• There are two classes of articles that may fail PLOT: Those that outright lack secondary information that (pending any new FICT) fail the GNG and thus should be deleted. There are also articles that fail PLOT because they have a few pieces of notable information, but that is buried among length plot information. The second type of article should not be nominated for deletion strictly on the basis of PLOT (though suggested cleanup or merging is an option). The point of contention as I read it is that people take an article that fails WP:N and PLOT to AFD, but only claim it fails PLOT asserting that as the sole reason for deletion - that's not the case; it fails WP:N which is the reason for deletion while also failing PLOT at the same time meaning its content is not appropriate. I think most admins that close AFDs brought in this matter can recognize that when someone says "fails PLOT", they likely mean "fails WP:N and PLOT", make the assessment there. All we can do is adjust the wording to make it clear that PLOT is not, by itself, a reason for deletion (it goes hand in hand with WP:N), and that articles that fail PLOT but not WP:N can be improved on and need not be deleted. --MASEM 16:33, 4 November 2008 (UTC)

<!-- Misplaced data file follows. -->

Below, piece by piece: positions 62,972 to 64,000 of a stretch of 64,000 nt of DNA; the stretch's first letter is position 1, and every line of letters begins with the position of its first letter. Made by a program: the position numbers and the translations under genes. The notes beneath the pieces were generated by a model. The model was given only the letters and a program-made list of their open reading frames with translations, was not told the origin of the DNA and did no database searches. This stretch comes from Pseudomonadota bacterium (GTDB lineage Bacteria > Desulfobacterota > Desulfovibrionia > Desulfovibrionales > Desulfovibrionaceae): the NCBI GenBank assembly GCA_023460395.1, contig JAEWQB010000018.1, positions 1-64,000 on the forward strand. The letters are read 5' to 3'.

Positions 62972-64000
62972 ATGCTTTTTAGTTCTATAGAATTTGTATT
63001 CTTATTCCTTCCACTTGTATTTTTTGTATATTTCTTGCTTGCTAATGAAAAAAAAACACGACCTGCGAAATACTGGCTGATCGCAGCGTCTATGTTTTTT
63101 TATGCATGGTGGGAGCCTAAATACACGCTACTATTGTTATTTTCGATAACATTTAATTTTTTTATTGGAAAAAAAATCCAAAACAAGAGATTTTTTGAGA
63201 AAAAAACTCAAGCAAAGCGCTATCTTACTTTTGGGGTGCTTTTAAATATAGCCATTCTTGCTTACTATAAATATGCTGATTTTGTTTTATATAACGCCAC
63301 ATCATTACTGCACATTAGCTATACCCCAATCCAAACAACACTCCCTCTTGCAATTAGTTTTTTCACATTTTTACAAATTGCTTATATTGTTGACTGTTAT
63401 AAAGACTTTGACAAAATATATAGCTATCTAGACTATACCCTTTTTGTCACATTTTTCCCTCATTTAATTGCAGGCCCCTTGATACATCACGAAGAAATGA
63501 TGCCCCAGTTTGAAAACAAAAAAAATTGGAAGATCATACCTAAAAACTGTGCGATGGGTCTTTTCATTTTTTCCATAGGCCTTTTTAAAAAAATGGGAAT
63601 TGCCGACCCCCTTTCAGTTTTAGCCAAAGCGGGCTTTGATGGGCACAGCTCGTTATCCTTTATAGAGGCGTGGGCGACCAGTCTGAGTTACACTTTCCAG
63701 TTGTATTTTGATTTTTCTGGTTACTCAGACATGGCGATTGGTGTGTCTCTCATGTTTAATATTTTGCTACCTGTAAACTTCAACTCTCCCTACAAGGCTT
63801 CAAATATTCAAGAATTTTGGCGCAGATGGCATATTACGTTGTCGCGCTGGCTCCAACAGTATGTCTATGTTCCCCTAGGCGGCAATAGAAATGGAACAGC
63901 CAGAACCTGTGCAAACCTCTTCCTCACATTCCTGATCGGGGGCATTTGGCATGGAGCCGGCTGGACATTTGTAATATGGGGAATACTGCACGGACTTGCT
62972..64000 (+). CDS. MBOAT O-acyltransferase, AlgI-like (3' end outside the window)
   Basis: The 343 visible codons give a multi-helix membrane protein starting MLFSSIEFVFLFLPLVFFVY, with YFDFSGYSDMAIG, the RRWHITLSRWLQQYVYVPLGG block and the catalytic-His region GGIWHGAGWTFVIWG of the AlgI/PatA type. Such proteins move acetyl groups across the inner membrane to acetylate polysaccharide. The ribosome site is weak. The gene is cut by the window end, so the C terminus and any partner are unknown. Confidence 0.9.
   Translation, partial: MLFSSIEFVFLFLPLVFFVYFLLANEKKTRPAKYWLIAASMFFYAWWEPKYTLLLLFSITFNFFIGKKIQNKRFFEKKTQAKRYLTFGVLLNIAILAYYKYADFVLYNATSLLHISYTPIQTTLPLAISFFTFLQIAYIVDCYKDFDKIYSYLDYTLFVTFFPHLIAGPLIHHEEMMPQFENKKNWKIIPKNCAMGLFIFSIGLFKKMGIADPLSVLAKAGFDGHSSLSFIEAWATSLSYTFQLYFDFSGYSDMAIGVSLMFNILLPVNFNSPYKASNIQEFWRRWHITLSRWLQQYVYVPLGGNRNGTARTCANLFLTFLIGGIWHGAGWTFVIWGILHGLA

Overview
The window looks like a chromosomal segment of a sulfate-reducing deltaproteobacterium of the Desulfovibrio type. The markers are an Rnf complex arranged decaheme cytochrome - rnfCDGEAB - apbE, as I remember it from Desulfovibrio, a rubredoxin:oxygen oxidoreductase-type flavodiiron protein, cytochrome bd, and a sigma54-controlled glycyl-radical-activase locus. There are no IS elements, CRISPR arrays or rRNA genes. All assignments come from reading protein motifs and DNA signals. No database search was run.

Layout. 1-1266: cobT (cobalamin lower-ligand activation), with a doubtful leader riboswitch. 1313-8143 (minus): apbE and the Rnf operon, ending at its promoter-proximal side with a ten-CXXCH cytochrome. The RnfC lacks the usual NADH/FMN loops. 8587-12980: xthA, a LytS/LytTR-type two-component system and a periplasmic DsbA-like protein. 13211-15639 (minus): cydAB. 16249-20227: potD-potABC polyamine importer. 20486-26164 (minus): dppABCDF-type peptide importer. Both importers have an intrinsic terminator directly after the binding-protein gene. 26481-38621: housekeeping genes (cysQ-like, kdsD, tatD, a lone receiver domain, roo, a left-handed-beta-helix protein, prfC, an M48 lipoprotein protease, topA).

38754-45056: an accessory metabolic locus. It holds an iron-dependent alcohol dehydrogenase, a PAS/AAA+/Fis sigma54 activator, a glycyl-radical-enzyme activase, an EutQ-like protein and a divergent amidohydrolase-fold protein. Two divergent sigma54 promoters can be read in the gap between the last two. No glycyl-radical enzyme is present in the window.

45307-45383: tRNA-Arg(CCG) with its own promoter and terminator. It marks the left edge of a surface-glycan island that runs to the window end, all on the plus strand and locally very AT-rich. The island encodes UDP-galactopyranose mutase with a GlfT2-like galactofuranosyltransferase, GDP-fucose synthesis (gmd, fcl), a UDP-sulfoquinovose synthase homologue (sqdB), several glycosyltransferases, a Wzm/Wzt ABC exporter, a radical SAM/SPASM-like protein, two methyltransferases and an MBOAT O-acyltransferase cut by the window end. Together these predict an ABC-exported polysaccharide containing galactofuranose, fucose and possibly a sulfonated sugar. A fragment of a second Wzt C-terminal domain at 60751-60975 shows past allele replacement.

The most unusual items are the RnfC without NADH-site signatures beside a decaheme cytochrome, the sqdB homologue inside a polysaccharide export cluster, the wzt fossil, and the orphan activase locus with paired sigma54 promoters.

• I think this is an issue to do with notability, more specifically what constitutes evidence (i.e. reliable secondary sources) to demonstrate a topic is notable. I don't see how we can amend WP:NOT#PLOT so that it accomodate issues regarding notability. I think the concerns you raise have nothing to with articles that are pure plot summary. --Gavin Collins (talk) 16:43, 4 November 2008 (UTC)